Did you get that? False leaders – Messiahs, Christs – led to the destruction of the Temple. Their terrorist ways were such a threat to the Roman Empire in that region that the only solution was to take away the center of their devotion – the Temple. The real problem with Zealots is they are looking for freedom without. Jesus came to bring us freedom within.
According to Him, the mantra of the followers of these false messiahs was, “We’ve found the christ – he’s here or he’s there. In the wilderness, in the inner room, we have found him, come and see.” Now look at the contrast of Jesus’ coming: “For just as the lightning comes from the east and flashes even to the west, so will the coming of the Son of Man be.” Here’s what I know about lightning: 1. You can see it for yourself; and if you miss the flash, you’re gonna hear the thunder soon enough. 2. Lightning cannot be contained. Look at how Jesus described this lightning flash: “from the east … even to the west.” In other words, His coming, His presence, will be out in the open and it will reach around the globe. This contrasts the claim, only here (in this church), or only there (if you believe this way), implying we have to go where these supposed messiahs/christs reside. Jesus is bigger than buildings, programs, and even our limited belief systems; in fact. He’s WAY bigger. Last I checked, He came to us, met us at our point of need (thus the word ‘incarnation’). Jesus didn’t command the sinners and tax collectors to high-tail it into the synagogues (you know, the religious structures they were banned from entering), no, He went to them, to marketplaces and bars, to parties, homes, and the streets where they lived out their exile. Jesus experienced their world – but more than that, He met them there. 3. Lightning cannot be controlled. C.S. Lewis said it best, “He’s not a tame lion.” Far from it – He’s out of control!! Out of our control, anyway. I don’t know about you, but when I see lightning strikes coming closer, I run for cover. Isn’t it interesting that He compared His coming to lightning – one of the scariest and most volatile of nature’s wonders? The real marvel is that we try and box that lightning in. It would be hilarious if it weren’t so tragic.
With that as background, I’d like to bring it back to the vultures and corpses that have been puzzling me all these years. It seems to me that Jesus is saying people can be like vultures.
Vultures gather in packs where they can feed, and what they eat is dead.
I’ve been walking with Jesus for going on 33 years now and I have literally seen it all. Well, all that Western Christianity has to offer. I’ve seen more so-called ‘anointed’ men than you can shake a stick at, and for the most part the message they bring is Law. Maybe they haven’t heard, the letter of the Law kills. What they are offering is already dead. Being in Christian leadership has given me perhaps a different perspective than some of my readers. What you may not know is that the politics of the church aren’t all that different from the republicans slinging mud at the democrats and vice versa (John Piper’s response to Rob Bell’s book, Love Wins, is a good example of that kind of nonsense). In fact, I’ve said for many years now, “No one can hurt you like the church.” Being chewed up and spit out by sheep and wolves alike has kind of become our family’s M.O., and it feels a whole lot like death. For me, no more. Funny thing is, it wasn’t bitterness that led me out the door, but pure weariness. I exhausted myself and my resources running to and fro following this and that move of God (“in the wilderness … in the inner room”), where, in the end, I found only death. This morning in my wooded back yard, I discovered a shiny rainbow of leaves in the midst of the peaceful Presence of the Holy Spirit, free from the clamor of men telling me what and how I should believe. If only they understood the mystery of diversity that God built into the fabric of the universe itself, maybe they would realize the arrogance of their claims to Truth, to being ‘anointed’, to knowing ‘the way’. Maybe one day the false will realize their falseness and all will become well with the world, at peace, like my back yard.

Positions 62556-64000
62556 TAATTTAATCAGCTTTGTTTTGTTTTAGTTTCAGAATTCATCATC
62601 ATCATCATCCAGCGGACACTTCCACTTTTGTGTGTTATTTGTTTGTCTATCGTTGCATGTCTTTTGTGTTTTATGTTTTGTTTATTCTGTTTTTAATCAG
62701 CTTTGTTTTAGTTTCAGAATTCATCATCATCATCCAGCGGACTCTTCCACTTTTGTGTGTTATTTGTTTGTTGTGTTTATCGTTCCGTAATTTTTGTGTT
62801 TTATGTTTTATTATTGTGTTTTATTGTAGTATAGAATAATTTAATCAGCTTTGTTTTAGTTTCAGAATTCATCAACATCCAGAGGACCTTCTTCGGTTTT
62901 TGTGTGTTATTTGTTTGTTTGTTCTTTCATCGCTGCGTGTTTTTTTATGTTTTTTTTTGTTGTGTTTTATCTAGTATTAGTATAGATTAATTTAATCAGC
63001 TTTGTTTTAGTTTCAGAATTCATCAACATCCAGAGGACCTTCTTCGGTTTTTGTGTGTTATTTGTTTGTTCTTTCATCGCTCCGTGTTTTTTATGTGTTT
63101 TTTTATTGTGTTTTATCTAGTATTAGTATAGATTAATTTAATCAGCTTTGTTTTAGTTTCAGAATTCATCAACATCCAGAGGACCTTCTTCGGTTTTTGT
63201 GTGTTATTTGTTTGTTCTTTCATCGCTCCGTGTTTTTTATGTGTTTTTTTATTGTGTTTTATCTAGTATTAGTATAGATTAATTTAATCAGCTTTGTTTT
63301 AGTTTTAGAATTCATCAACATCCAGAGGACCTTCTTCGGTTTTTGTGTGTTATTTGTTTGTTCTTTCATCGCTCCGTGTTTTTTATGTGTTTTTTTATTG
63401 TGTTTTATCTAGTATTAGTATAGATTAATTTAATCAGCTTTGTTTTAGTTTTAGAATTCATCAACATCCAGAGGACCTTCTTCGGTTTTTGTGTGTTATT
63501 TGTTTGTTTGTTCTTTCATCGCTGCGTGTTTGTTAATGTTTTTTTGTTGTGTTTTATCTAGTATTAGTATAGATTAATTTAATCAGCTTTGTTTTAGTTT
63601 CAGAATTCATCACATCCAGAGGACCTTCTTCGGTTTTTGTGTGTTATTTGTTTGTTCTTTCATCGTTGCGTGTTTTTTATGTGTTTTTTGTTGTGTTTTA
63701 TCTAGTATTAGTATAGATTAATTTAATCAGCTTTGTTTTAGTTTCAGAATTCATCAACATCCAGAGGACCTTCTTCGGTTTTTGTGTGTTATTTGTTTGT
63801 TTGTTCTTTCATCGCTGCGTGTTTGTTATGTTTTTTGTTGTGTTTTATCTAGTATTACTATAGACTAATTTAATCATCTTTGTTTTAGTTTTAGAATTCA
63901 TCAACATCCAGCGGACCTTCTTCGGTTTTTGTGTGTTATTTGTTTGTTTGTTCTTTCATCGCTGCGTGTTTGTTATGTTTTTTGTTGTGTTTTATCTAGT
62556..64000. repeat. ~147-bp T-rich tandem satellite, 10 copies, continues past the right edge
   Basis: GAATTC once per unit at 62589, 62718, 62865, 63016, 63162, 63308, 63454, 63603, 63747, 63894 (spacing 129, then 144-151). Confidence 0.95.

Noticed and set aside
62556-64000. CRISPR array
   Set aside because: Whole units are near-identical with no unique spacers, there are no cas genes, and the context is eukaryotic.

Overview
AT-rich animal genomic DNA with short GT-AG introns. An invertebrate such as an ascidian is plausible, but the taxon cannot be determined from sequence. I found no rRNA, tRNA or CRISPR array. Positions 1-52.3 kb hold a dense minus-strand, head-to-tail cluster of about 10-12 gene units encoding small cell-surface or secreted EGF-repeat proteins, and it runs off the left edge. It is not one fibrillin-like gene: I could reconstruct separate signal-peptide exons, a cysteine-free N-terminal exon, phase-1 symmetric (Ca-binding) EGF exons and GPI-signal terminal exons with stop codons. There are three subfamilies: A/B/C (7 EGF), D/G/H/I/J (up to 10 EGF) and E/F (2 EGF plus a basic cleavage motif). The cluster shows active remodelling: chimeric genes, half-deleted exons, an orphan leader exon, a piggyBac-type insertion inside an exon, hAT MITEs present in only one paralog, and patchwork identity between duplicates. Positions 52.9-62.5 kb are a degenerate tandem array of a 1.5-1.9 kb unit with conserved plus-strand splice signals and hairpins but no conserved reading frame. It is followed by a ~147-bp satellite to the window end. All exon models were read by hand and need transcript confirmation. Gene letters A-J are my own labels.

Until that day, I don’t know about you, but I’m weary of the self-proclaimed messiahs, promising me health, wealth, and happiness (focused on the outer man, not the inner one where real change happens – the hidden spaces of the human heart – where only love signifies). I’m tired of being told I should be under a pastor’s authority, when Jesus clearly said, “But do not be called Rabbi; for One is your Teacher, and you are all brothers. Do not call anyone on earth your father; for One is your Father, He who is in heaven.” (Matthew 23:8-9) According to Jesus, no man on earth has claim to any authority over me, and His words teach me that the hierarchical structure of the church (laity vs. clergy) is not His will, for all that powerful men claim otherwise. In Matthew 20 Jesus went so far as to blast apart our idea of pastoral church authority altogether:
But Jesus called them to Himself and said, “You know that the rulers of the Gentiles lord it over them, and their great men exercise authority over them. 26 It is not this way among you, but whoever wishes to become great among you shall be your servant, 27 and whoever wishes to be first among you shall be your slave; 28 just as the Son of Man did not come to be served, but to serve, and to give His life a ransom for many.
As usual the traditions of men trump the words of Jesus.
To the sheep John had this to say in I John 2:27: “As for you, the anointing which you received from Him abides in you, and you have no need for anyone to teach you; but as His anointing teaches you about all things, and is true and is not a lie, and just as it has taught you, you abide in Him.” I can still hear the call of the carrion crows: “The worship in this church is anointed … or: we know the way of salvation – come follow us!” The still, small voice I hear inside the vastness of my eternal self tells me a very different story… all about lightning and vultures and corpses.